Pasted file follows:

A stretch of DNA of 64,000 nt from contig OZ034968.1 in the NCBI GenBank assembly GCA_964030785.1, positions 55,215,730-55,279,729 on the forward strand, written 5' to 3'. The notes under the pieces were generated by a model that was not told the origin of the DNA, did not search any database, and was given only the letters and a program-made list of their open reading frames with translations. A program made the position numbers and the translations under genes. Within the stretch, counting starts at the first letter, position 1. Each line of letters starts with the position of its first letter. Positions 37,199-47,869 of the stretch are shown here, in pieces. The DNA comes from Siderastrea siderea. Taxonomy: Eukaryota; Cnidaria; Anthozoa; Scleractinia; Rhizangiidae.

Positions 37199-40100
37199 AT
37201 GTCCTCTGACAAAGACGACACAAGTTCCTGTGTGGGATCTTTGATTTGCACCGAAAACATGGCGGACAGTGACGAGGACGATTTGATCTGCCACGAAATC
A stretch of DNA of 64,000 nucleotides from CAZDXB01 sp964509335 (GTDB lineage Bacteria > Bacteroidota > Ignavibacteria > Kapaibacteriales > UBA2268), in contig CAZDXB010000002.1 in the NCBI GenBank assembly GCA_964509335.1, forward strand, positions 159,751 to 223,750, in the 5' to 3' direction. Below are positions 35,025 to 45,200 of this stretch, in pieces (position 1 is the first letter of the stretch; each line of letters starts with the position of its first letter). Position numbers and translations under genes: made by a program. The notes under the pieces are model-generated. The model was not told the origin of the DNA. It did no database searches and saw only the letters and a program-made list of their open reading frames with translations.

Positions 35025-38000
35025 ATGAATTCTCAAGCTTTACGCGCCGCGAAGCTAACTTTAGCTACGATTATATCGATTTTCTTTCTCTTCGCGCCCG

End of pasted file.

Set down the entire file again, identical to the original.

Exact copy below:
A stretch of DNA of 64,000 nt from contig OZ034968.1 in the NCBI GenBank assembly GCA_964030785.1, positions 55,215,730-55,279,729 on the forward strand, written 5' to 3'. The notes under the pieces were generated by a model that was not told the origin of the DNA, did not search any database, and was given only the letters and a program-made list of their open reading frames with translations. A program made the position numbers and the translations under genes. Within the stretch, counting starts at the first letter, position 1. Each line of letters starts with the position of its first letter. Positions 37,199-47,869 of the stretch are shown here, in pieces. The DNA comes from Siderastrea siderea. Taxonomy: Eukaryota; Cnidaria; Anthozoa; Scleractinia; Rhizangiidae.

Positions 37199-40100
37199 AT
37201 GTCCTCTGACAAAGACGACACAAGTTCCTGTGTGGGATCTTTGATTTGCACCGAAAACATGGCGGACAGTGACGAGGACGATTTGATCTGCCACGAAATC
A stretch of DNA of 64,000 nucleotides from CAZDXB01 sp964509335 (GTDB lineage Bacteria > Bacteroidota > Ignavibacteria > Kapaibacteriales > UBA2268), in contig CAZDXB010000002.1 in the NCBI GenBank assembly GCA_964509335.1, forward strand, positions 159,751 to 223,750, in the 5' to 3' direction. Below are positions 35,025 to 45,200 of this stretch, in pieces (position 1 is the first letter of the stretch; each line of letters starts with the position of its first letter). Position numbers and translations under genes: made by a program. The notes under the pieces are model-generated. The model was not told the origin of the DNA. It did no database searches and saw only the letters and a program-made list of their open reading frames with translations.

Positions 35025-38000
35025 ATGAATTCTCAAGCTTTACGCGCCGCGAAGCTAACTTTAGCTACGATTATATCGATTTTCTTTCTCTTCGCGCCCG